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Modern Poetry in China: A Visual-Verbal Dynamic By Paul Manfredi

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Modern Poetry in China:

well from maker to object made, namely the textual poem (the graphic representations on the page or other writing surface). The new poem, having announced itself with a new configuration of words on two-dimensional surface, lays claim to credibility both for itself and the lyrical speaker (poet) in a kind of dual consolidation. The modern poetic lyrical subject position merges the imperatives of national renewal with formal needs of textual practice (modern poetry) in a single visualization.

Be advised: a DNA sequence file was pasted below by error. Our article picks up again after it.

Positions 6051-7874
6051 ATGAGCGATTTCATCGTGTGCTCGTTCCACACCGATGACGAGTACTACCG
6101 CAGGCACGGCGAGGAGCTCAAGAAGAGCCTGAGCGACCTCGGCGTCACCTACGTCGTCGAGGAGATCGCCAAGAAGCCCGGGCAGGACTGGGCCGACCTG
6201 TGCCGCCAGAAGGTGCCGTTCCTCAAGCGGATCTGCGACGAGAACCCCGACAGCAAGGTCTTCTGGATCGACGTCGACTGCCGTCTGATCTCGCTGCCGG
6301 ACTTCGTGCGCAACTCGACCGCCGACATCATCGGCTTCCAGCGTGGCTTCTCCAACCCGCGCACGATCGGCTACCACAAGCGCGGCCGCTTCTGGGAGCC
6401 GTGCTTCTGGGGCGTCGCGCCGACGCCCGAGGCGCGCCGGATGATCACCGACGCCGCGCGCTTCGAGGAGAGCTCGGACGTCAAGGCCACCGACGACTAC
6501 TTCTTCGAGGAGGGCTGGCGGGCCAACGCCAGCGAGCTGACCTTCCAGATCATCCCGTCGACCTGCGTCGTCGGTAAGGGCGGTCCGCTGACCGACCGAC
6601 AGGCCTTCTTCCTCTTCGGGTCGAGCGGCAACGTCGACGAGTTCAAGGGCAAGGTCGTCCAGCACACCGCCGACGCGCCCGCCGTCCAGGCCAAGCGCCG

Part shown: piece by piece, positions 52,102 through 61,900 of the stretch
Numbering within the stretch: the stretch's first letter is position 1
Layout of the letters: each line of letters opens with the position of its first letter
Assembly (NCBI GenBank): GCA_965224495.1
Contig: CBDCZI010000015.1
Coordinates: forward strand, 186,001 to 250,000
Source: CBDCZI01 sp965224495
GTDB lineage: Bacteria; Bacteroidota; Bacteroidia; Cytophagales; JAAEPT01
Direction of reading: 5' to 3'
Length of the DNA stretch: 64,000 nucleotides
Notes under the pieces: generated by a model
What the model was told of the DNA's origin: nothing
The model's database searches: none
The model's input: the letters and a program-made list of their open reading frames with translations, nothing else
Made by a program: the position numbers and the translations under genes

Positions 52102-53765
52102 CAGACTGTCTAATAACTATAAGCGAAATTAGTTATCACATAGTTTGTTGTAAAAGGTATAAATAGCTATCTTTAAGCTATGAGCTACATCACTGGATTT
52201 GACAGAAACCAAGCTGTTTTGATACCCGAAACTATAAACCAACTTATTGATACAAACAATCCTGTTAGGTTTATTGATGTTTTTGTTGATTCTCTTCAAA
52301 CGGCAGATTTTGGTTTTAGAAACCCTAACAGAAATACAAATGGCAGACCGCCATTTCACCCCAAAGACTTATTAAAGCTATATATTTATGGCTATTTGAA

Visualized lyrical subject is thus a major element of poetic practice from early in the century with the first poetic experiments around 1920 of Li Jinfa, through Ji Xian at midcentury in China and then on Taiwan, and extending through Luo Qing, who provides the most profound meditation on self-representation of all the writer/artists examined. In each case, the ideology of lyrical subject as visible presence, the seeing and therefore seeable poet, is prominent and significant for even formal evolution of poetic method and content. By late-century Taiwan, however, postmodern trends scramble lyrical subjectivity almost entirely, and Xia Yu’s engagement with automatic writing, Internet, and technology are symptomatic of the end of the “I.” As I take up analysis of Xia’s work, then, a different rubric for apprehending visuality will come into play, one that allows for full appreciation of her collage-affected subjectivity in both a literal and figurative sense. Xia’s literary art achievements not only challenge assumptions but in fact habitually and quite damagingly undermine conventions, often questioning emphatically, if also somewhat casually, the exercise of writing poetry itself. In this respect, Chinese lyrical subjectivity parallels the development of the self-portrait in European and American art, from its origins in the classical era, through its Renaissance and seventeenth-century apogee, to its modern drift into the wide spectrum of figural art it has come to occupy in the twentieth century. Despite the variety of visual practices that can be subsumed under the rubric of self-portrait in the modern and contemporary era, this subgenre has been instrumental, in China and elsewhere, in solidifying a public image of the artist.18